Working women – stand proud

As we mark Women’s History month, we have a lot to celebrate. For one, we made it through the past year, which is a feat in itself. Considering most working women bear the brunt in many areas of life, such as taking care of the kids, the house and now overseeing virtual education, we can officially add the title of  “heroine” to the growing list of words used to describe women.


Yes,  last year, and this one too so far, have been tough. I’m sure there are times when you, as a female financial professional, feel pulled in many directions. “Should I schedule an evening webinar for my clients or help my children with their homework? Or, “my parents are isolated and need groceries, but I have back-to-back Zoom calls and can’t get away.” Sound familiar? The guilt that goes along with each of the decisions we make is real, and we need to realize that it is hard to please everyone all of the time. Women are experts at multitasking, and this past year put us to the test more than any other.

So, first, let’s give ourselves a big “Congratulations!” If you’re still standing, you made it! And if you can make it through 2020, there’s no telling what you can do.


That said, I want to address one of the biggest challenges we, as working women, face. In good times or bad, our underlying and constant challenge is achieving some kind of balance to our lives. Underlying that challenge is the fear that if we are super successful, something or someone has to suffer. Trust me; I worried about that outcome my entire career as a financial adviser. But I want to share a personal story with you.

I started my career when my son, Kevin was 5. Because my husband was in the military, we had already moved six times in his short life. We landed in Panama City, Florida, and in 1989, I began my financial services career. 

Like many others, I worked non-stop, trying to make it in what was definitely a man’s world. I built my business doing client seminars and it wasn’t unusual for me to have six seminars in a month. In addition, I tried to network in my new city, so my mantra was that I was “out and about” for breakfast, lunch, cocktails and dinner. 

I was lucky; my husband helped … a lot. He believed in me and wanted to see me succeed, so he picked up the slack wherever he could. He’d pick our son up from school and take him to the orthodontist and to baseball practices, just to name a few. 

Still, I always had this nagging feeling that someday, my son was going to resent me and my career. While he seemed well-adjusted and happy throughout his childhood and teenage years, that worry followed me.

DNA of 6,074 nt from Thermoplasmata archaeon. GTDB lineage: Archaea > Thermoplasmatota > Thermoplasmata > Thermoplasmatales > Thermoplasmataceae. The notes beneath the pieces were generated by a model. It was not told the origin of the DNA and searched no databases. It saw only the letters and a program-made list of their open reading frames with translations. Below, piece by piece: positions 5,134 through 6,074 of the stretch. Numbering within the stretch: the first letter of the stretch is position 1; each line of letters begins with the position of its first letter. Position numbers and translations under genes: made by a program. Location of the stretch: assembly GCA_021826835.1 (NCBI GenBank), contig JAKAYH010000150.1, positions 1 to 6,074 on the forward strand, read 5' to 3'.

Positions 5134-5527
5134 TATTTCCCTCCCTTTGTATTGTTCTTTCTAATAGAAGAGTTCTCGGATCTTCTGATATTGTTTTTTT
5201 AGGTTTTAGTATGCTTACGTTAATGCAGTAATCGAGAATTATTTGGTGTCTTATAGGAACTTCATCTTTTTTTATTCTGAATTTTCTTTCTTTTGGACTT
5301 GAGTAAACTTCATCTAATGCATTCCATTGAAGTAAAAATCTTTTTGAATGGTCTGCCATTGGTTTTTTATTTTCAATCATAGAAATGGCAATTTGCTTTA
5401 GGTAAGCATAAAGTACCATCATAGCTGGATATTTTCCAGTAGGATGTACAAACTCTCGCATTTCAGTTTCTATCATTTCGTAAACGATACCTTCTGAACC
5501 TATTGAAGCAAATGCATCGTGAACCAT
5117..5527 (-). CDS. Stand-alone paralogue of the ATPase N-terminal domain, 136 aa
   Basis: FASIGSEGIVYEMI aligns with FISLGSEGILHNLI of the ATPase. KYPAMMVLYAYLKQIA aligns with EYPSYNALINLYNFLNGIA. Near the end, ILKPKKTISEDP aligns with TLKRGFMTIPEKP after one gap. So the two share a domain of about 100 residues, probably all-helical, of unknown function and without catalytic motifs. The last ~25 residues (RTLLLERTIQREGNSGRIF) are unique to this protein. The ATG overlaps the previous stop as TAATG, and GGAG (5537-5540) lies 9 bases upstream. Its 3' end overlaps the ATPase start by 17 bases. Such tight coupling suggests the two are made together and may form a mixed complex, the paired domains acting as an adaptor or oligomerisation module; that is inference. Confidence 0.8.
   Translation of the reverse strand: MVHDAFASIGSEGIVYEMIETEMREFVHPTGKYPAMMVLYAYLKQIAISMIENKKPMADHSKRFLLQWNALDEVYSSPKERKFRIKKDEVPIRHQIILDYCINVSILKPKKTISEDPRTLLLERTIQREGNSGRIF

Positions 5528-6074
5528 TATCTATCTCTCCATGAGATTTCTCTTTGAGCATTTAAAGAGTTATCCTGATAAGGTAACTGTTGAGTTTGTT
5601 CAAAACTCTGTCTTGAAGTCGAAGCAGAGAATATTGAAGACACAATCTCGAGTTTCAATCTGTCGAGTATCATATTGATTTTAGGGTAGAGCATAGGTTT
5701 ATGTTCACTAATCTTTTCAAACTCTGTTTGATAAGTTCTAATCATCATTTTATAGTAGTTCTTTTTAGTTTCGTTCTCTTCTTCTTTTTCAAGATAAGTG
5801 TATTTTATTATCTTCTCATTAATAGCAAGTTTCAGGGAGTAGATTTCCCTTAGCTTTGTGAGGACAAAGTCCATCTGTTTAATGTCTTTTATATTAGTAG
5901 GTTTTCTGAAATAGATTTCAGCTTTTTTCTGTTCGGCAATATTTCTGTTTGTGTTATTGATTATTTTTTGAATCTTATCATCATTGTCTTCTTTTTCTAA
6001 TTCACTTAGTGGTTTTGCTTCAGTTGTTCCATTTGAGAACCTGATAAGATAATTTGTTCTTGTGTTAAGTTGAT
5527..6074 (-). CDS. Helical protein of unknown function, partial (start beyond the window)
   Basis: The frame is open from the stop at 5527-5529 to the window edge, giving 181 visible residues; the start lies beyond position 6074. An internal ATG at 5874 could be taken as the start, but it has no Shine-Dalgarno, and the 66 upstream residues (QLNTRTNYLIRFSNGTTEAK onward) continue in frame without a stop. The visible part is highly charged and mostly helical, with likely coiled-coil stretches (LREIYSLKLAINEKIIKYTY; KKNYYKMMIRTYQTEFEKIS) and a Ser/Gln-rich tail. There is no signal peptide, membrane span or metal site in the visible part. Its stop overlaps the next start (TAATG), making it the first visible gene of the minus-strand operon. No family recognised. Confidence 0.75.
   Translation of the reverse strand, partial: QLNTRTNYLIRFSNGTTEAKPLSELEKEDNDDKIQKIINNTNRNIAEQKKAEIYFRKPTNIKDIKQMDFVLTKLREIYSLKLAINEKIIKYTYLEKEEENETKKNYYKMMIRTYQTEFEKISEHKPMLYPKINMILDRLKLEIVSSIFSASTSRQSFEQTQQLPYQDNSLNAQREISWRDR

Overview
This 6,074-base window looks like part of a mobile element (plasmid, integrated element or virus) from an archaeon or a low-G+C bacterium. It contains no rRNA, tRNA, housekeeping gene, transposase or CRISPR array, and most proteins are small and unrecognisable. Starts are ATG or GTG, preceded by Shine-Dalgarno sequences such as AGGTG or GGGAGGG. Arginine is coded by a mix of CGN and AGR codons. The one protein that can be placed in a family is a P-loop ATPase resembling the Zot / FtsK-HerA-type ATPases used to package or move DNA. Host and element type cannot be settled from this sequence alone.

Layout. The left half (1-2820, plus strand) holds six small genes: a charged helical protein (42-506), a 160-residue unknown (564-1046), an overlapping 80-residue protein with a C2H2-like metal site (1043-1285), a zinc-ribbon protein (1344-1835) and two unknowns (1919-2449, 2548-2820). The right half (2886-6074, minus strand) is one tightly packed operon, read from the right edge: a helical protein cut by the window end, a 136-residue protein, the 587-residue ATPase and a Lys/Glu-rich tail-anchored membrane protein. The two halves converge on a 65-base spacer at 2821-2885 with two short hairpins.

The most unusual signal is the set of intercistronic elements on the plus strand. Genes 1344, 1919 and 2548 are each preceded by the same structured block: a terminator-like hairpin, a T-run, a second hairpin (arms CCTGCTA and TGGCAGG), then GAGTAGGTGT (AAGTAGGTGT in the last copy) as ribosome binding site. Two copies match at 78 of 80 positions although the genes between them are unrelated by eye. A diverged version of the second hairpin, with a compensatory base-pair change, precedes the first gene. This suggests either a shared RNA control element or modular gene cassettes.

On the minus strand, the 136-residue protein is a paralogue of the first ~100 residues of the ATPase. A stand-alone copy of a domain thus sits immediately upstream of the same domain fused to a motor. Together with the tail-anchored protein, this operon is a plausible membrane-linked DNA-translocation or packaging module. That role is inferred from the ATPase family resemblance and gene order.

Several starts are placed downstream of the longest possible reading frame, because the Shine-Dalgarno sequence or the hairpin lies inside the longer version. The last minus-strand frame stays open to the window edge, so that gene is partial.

Fast forward 32 years. My son was up for a promotion at his job. The candidates for the position narrowed from 26 down to two as he went in for his final interview. I waited with anticipation for him to call and let me know how the interview had gone. 

When he finally called I asked, “How did the interview go, honey?” He answered: “Fine, I think it went well.” “What kind of questions did the interviewer ask,” I asked. He said, “All the usual.” And then my son said words I’ll never forget. He said: “Her final question was, ‘Who in the world do you admire most?’” I asked: “What did you answer?” assuming he would say some political figure, a sports player, or maybe his dad.  

Instead, he said: “You! Mom, you are the person I admire most in this world. I told her your personal story and how you raised yourself up out of poverty, worked really hard to build an incredibly successful financial planning business and how you ended up on the prestigious Barron’s Top 100 list and that I owed my work ethic to watching you.”

Suddenly the nagging feeling I’d carried with me for decades was gone. My son was proud of me.


I say all of this to encourage you in your walk as working women, as a wife or partner, as a mom and as a friend. Don’t necessarily assume that your hard work and dedication to your profession are going to be your downfall. People around you, especially your children, look to you for their cues. They see your hard work as an attribute, as something to emulate. 

That said, as much as possible, schedule dedicated time with each of those groups and when you’re with them be with them. While you’re with them, turn off your phone and your text messaging. Most people would rather have quality time with you than quantity time, so when you’re with them, be in the moment.

So as we celebrate Women’s History Month, let’s stop being so hard on ourselves. It’s time to acknowledge the many areas in life where we, as women, are a force that inspires.

[More: Building your firm without bugging friends and family]

Erin Botsford founded Botsford Financial Group and The Advisor Authority. To learn more about what it takes to be a super-successful adviser, check out her website.

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